Meet Helen P.

Helen P., 26

Because of my autism, my life has been very meaningful. It’s helped me be more creative as a writer, pet photographer and artist.

Growing up in Colorado, Helen had a hard time fitting in and making friends. Diagnosed with autism at age five, her struggles with picking up on social cues and understanding facial expressions often left her feeling like an outsider. But when her family moved to North Haven, Connecticut, she met a group of friends who encouraged her to embrace the unique traits that make her who she is. It was at that point when everything seemed to change for Helen. 

Spectrum Spotlight: Meet Helen P.

Today, you can often find this 26-year-old behind the lens of her Nikon D3300 camera, capturing the world in all of its natural beauty. Helen dreams of one day working for National Geographic as a wildlife and portrait landscape photographer and hopes to inspire the world to see the natural innocence in all living things. She graduated from Hamden Transition Academy in 2015, a specialized school that provides educational opportunities and workforce skills and experiences for transition-age students, and continues to hone her skills in preparation for the day she gets the opportunity to share her photography with the world.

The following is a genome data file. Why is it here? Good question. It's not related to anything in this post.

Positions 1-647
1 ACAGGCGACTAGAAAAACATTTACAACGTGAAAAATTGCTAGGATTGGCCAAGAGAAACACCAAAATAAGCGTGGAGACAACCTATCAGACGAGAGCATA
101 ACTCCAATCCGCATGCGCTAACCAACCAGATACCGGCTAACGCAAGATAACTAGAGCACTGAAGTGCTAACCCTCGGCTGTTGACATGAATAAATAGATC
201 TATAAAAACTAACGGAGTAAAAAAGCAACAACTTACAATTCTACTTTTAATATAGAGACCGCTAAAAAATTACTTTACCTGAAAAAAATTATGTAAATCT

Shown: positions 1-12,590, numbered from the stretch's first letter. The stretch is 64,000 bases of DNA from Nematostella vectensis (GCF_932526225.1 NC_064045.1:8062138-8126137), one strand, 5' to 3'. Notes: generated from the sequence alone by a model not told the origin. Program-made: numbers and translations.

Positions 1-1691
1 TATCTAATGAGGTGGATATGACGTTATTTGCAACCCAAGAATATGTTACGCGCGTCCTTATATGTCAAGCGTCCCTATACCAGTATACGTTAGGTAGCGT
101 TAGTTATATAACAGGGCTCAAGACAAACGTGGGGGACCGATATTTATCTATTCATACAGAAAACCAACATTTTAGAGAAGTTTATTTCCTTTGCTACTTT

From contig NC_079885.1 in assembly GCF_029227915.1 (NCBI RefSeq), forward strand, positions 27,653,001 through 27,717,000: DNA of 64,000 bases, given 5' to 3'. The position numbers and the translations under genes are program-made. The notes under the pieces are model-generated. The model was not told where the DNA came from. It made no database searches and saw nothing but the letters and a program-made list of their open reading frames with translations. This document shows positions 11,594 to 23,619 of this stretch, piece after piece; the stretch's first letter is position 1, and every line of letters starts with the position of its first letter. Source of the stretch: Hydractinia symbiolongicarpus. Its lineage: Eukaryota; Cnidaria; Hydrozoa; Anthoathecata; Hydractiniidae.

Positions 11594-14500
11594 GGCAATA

Just recently, one of her photos a black and white portrait of her friend’s dog - won an honorable mention at the 2019 New England Camera Club Council. Helen says it was one of her instructors who noticed her talent as a photographer and encouraged her take her hobby even further. 

Get to know Helen below in this Q&A:

At what age were you diagnosed with autism? 

I was first diagnosed with autism at the age of five. 

When did you realize what it meant to be on the spectrum? How did the news impact your life? 

My life changed after moving to North Haven, Connecticut. I have made several friends, one with whom I’m very close. She has taught me there is more to life than what other people think there are. A lot of people tend to look past the obstacles they see in everyday life. They never once stop to listen what life has to offer. It’s because of this meaning that has changed my perspective on how I view myself. 

How does your autism affect your life? 

I had a difficult time making friends through part of my life. I see things from a different perspective, I try every day to engage in social activities and find new opportunities to help those who have autism. 

What struggles have you faced as a result of your autism? 

It would be difficult to understand and take in the directions given to me at home, school and work. It always helped me to write down the tasks and research how I can break them down into an understandable form. 

In what areas has your autism helped you excel? 

I’ve learned to stand up for myself and my friends. I’m always willing to try new ideas and gain new opportunities. Because of my autism, my life has been very meaningful. It’s helped me be more creative as a writer, pet photographer and artist.